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NACHA Fraud Alert -
Reverse Phishing & Keylogging Spyware

The NACHA Members Memo is for distribution to Participating Depository Financial Institution Members
March 14, 2007

Fraud Scenarios--Reverse Phishing and Keylogging

This edition of the NACHA Members Memo provides information about two scenarios that have resulted in fraud losses.

Case 1 - Corporate "Reverse Phishing": The following fraud scenario has been reported to NACHA. NACHA is calling it a case of "reverse phishing;" instead of e-mails attempting to fraudulently obtain corporate banking information, the perpetrator(s) sent e-mails fraudulently providing corporate banking information.

The Scenario:

  • A company received e-mails from two trading partners asking for changes to bank and account numbers used to receive ACH payments for invoices;
  • The company believed the requests to be legitimate, as the e-mails looked like those from the trading partners;
  • The company originated ACH credits to the new bank and account numbers for these trading partners;
  • The ACH credits went to newly opened accounts, and the funds were withdrawn;
  • Eventually, the company received phone calls from the trading partners about failure to pay;
  • The company investigated and discovered that the original e-mails supplying new payment instructions were fraudulent.


  • Originators should perform due diligence in accepting changes in payment instructions. For example, a widely used security procedure is a callback to a known individual at the trading partner.
  • ODFIs can alert their Originators to this type of fraud scheme.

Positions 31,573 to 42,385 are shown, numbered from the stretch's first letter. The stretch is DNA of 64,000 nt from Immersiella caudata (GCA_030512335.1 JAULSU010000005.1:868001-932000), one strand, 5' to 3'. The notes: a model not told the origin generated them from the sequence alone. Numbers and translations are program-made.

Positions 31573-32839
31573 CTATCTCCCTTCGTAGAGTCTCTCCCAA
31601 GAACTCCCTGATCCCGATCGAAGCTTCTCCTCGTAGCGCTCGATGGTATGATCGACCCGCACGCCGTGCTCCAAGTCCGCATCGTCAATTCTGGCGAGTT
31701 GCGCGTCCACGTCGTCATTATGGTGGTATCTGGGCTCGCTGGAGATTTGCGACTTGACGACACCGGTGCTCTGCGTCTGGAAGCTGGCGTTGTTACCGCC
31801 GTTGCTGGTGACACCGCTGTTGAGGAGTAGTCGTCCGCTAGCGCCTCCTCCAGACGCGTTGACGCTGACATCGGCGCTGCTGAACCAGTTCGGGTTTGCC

Case 2 - Keylogging Spyware: The following fraud scenario has been reported to NACHA by several parties, and resulted in bank losses. The scenario takes advantage of compromised IT security, poor corporate treasury management practices, and weak authentication. The scenario is not specific to ACH payments; wire transfers were involved as well.

The Scenario:

  • A corporate treasury workstation or computer used to log on to online banking is infected with keylogging spyware;
  • The keylogging spyware records the company?s online banking credentials - User ID and Password ? when an employee signs in to online banking;
  • The keylogging spyware then sends this information to the perpetrator;
  • The perpetrator uses the company?s credentials to sign in to online banking on the corporate banking web site;
  • The perpetrator initiates outbound funds transfers out of the company?s corporate account(s), either via ACH credits or wire transfers;
  • The company does not employ any additional means to confirm the transactions and release funds, and the bank does not require additional authentication of the party initiating the transfers;
  • The perpetrator routes funds to deposit accounts at various financial institutions; these accounts were recently opened either by the perpetrator, or arranged to be opened through willing associates or unknowing individuals;
  • These accounts receive deposited good funds via ACH credits or wire transfers;
  • The account owners then wire funds overseas, and are non-recoverable by the company and its bank.



  • Originators should use best practices for treasury management and corporate banking, including authentication for authorizing transactions online and/or independent confirmation of outbound transfers;
  • Originators should reconcile their accounts daily;
  • Originators should use best practices for information technology security, covering the integrity of hardware, software and identity management.


  • ODFIs should use best practices for authenticating corporate customers and executing instructions for outbound funds transfers initiated online;
  • ODFIs should work with their Originators on best practices for corporate banking and IT security;
  • ODFIs can alert their Originators to this type of fraud scheme.

The content contained in The NACHA Members Memo was developed by NACHA.